“This is simply misleading,” said Peter Schwab, portfolio manager at Impax Asset Management, one of the largest fund managers dedicated to sustainable investments. “There really is no significant financial impact. I don’t know why some companies even care.

American Campus Communities attributed the terms of its deal to the company being a “early adopter” in the sustainability lending market, and said its public comments ensure the company is held accountable to lenders. and to shareholders of its ESG commitments.

“At the end of the day, it’s really lender-driven,” said Ryan Dennison, the company’s senior vice president for capital markets and investor relations, of the price adjustments the company has achieved. . “We could either do nothing or do something and express some of our ESG goals and work on them. “

Sustainability-linked loans should not be confused with the so-called green bonds that have swept global finance in recent years – and which themselves face great skepticism.

For one thing, loans don’t limit what businesses can do with the funds. Instead, lenders agree to tie interest rates to certain ESG measures. Businesses, in theory, should benefit from lower borrowing costs if they meet their goals and face penalties if they do not.

Banks also tend to keep revolving credit facilities on their balance sheets rather than spreading the risk over investors. Businesses can use them as needed, although they often leave them unused for years.

Ridiculous penalties

This is a relatively new form of financing, especially in the United States. About $ 93 billion in sustainability-related loans were valued this year, or seven times the $ 13 billion arranged in 2020. Yet, this is only a fraction of the nearly $ 1.5 trillion in loans. syndicated in the United States since the start of the year, according to data compiled by Bloomberg.

Some industry watchers expect economic incentives to become more aggressive as the market grows. And of course, some companies are using them as part of a wider range of tools to help achieve (and communicate to investors) their environmental and social goals.

But in other cases, sustainability-linked loans have apparently become a way for companies to brag about their ESG good faith while risking the bare minimum, potentially adding to concerns about the so-called greenwashing that has emerged in it. other areas of sustainable finance and has attracted attention. regulators.

Read more: Fund managers feel heat in SEC crackdown on ESG labels

Bloomberg used public documents and information obtained from companies to analyze 77 revolving credit facilities and term loans that included sustainability adjustments.

About 40% of borrowers agreed to pay a five basis point penalty if they didn’t meet their goals in exchange for a five basis point discount if they hit their goals, a total variation of 10 points. basic.

Two borrowers, Millicom International Cellular SA and Diana Shipping Inc., set the adjustments at 10 basis points in both directions.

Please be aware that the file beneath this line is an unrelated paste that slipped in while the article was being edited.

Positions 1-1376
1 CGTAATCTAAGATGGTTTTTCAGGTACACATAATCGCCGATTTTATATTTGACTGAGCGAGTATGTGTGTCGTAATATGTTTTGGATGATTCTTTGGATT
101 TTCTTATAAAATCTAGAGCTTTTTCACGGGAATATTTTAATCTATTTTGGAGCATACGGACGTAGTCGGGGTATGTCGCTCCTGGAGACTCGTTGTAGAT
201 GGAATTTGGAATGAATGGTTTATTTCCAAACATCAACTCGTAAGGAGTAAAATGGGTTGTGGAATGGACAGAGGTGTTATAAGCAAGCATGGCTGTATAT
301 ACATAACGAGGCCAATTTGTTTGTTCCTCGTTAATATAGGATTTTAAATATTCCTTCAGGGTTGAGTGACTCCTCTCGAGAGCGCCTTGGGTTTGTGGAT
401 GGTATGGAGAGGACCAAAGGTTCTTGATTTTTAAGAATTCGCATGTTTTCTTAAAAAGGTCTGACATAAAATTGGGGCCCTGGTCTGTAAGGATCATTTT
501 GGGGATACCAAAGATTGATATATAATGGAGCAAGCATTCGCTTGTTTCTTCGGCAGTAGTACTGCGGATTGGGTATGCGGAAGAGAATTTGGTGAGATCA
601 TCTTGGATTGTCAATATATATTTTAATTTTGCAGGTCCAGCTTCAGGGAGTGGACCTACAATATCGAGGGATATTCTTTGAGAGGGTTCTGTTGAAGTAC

To find out more about sustainable finance:

SEC Chairman Gensler orders review of funds’ ESG information

On the opposite end of the spectrum, more than a quarter of companies had incentives that amounted to a single base point if they unsheathed their guns, as the American Campus Communities did. When credit lines remain untapped, sustainability adjustments do not apply or amount to a maximum basis point.

“Most of the upward or downward price adjustments are minimal,” said George Serafeim, a Harvard Business School professor who focuses on business performance and social impact, by email. “It seems to me more of a symbolic gesture than a serious effort to price and integrate climate risk into the contract.”

Almost all of the members of this club at some basic point are real estate investment companies, or vehicles that own large real estate portfolios and distribute most of the income they generate as dividends. Among them are multi-billion dollar companies such as Simon Property Group Inc., one of the largest owners of shopping malls in the United States, and Welltower Inc., one of the largest owners of retirement homes. elderly.

Many REITs likely choose such arrangements simply because their peers have done so, said Nathan Cooper, a partner at Hogan Lovells who helps organize sustainability-linked loans.

“This is a formula that already exists and is approved by the banks and poses no downside risk to the REIT,” Cooper said via email. “You see now that companies and banks are a bit more conservative with price adjustments and are wary of the risk of falling prices on a new concept. “

Simon Property Group did not respond to requests for comment, while a representative for Welltower declined to comment.

Read more: Former ESG Insiders Reject Company Green Goals As Toothless Hype

While the financial impact may not be significant for companies, there is a reputational risk if targets are not met, according to Arthur Krebbers, head of sustainable finance at NatWest Markets in London.